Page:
The Nebraska Arts Council, together with A Year in Classical Music’s sponsors, have made the performance available to the public free of charge; a donation plate will be passed for those who would like to offer the suggested contribution of $10. Donors may also contribute to A Year in Classical Music through its PayPal™ account, by following the link on the AYICM.com homepage. A Year in Classical Music is a project of The Linnell Foundation for Music History, Inc., which the IRS recognizes as a tax-exempt organization under code 501(c)(3). The Linnell Foundation will provide tax-deductible receipts to sponsors who make their donation through our PayPal™ account.

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Matthew B. Tepper’s Berlioz Requiem Page

Hector Berlioz finished two of his most important compositions in 1837, one of them his immense and powerful Requiem. I highly recommend to anyone interested in this piece that you visit Matthew B. Tepper's web page of reviews of the important recordings of the piece, which has been immensely helpful to me in researching these records and choosing my favorite. Mr. Tepper wrote a Master's Degree thesis on the topic at the University of Minnesota in 1983, called Tempo, Style, and Options in Modern Performances of Hector Berlioz' Grande Messe des Morts, Op. 5. As for my anxiously awaited recommendation for A Year in Classical Music, which owes much to Mr. Tepper's site and to my correspondence with him, it is forthcoming on my upcoming podcast, A Year in Classical Music, 1837, vol. 5: Bull, Henselt, Berlioz, which will be posted here soon.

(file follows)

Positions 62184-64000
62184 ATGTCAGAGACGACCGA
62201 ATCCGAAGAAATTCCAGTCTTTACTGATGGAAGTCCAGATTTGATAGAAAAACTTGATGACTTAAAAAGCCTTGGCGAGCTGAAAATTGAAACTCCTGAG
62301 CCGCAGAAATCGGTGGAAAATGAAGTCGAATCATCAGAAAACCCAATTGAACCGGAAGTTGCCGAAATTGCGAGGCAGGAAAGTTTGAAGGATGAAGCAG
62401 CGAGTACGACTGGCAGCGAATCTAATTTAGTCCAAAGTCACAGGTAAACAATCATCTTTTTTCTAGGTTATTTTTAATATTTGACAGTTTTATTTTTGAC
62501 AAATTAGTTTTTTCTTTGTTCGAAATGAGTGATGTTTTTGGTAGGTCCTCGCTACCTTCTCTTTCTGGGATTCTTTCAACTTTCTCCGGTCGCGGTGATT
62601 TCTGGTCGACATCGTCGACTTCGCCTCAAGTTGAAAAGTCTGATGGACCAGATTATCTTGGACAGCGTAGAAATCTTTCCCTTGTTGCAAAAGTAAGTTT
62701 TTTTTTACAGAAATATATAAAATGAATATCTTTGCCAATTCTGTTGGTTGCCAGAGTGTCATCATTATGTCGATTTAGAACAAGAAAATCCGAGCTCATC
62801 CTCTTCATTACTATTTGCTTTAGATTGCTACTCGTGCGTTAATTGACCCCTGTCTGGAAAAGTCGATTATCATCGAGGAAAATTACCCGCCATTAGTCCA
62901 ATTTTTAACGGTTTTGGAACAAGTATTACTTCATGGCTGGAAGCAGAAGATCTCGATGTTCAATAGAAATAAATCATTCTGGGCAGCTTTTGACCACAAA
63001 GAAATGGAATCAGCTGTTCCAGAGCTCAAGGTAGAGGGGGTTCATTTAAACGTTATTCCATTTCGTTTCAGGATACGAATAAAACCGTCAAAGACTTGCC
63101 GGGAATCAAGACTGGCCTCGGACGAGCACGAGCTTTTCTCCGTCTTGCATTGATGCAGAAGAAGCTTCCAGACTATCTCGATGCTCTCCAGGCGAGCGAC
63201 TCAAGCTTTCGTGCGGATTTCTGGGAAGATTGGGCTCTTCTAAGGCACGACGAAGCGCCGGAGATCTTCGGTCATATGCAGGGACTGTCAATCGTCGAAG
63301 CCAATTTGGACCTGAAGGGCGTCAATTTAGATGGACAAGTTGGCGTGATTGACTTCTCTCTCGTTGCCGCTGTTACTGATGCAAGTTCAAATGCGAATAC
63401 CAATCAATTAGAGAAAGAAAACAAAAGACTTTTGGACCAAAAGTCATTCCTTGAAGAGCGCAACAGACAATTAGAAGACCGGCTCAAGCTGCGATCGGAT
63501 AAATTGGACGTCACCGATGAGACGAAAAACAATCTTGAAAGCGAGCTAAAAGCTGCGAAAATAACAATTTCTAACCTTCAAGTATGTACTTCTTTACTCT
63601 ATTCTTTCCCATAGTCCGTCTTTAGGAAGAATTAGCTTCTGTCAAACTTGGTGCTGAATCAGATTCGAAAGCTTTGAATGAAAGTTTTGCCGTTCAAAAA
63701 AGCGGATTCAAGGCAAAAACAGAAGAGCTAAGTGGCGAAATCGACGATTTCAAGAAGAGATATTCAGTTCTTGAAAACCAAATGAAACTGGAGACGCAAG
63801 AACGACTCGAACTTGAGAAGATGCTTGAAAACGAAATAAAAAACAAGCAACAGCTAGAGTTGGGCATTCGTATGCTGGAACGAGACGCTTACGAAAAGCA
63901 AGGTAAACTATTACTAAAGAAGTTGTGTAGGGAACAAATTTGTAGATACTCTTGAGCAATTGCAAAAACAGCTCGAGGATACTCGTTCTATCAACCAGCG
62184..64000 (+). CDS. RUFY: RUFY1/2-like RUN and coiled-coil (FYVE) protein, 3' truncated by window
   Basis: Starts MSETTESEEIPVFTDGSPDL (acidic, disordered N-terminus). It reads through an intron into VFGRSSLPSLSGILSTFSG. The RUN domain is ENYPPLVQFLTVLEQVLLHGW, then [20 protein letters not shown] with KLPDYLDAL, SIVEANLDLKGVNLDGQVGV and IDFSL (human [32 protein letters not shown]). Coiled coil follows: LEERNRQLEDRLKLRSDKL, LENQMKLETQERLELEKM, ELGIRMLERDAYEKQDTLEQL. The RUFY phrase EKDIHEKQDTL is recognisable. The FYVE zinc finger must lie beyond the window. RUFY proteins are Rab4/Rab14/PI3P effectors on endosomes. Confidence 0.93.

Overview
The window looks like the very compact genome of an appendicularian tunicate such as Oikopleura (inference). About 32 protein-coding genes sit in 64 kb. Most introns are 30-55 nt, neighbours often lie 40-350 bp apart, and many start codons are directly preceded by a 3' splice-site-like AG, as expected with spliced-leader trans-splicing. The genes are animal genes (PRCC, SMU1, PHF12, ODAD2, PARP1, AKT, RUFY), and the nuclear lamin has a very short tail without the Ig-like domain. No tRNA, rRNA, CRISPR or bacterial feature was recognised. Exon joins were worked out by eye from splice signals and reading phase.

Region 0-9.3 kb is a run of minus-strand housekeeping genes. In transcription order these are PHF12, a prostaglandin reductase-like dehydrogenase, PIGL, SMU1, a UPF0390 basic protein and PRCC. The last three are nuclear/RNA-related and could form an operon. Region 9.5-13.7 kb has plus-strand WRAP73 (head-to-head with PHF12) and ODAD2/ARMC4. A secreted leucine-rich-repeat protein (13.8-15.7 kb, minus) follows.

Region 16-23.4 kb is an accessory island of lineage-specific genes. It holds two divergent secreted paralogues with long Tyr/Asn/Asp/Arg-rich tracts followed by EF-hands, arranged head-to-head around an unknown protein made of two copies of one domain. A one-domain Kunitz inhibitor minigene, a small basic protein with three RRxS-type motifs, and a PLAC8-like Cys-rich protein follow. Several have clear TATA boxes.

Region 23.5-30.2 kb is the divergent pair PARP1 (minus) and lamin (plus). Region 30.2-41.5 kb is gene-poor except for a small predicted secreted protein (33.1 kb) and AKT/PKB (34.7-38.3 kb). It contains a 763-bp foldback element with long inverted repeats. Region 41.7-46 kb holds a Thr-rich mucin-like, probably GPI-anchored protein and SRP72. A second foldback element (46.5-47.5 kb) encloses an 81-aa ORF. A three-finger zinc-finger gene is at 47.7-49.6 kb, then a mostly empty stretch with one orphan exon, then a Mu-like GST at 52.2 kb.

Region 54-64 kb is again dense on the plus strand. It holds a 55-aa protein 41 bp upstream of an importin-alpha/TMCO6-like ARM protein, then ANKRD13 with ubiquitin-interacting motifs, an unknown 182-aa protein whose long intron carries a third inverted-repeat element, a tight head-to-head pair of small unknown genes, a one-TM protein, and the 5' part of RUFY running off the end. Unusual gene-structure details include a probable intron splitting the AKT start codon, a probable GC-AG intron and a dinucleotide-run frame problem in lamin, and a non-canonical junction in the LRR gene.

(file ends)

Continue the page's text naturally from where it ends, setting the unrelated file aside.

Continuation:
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Copland, Ruth Crawford Seeger, and the Hoe-Down from Rodeo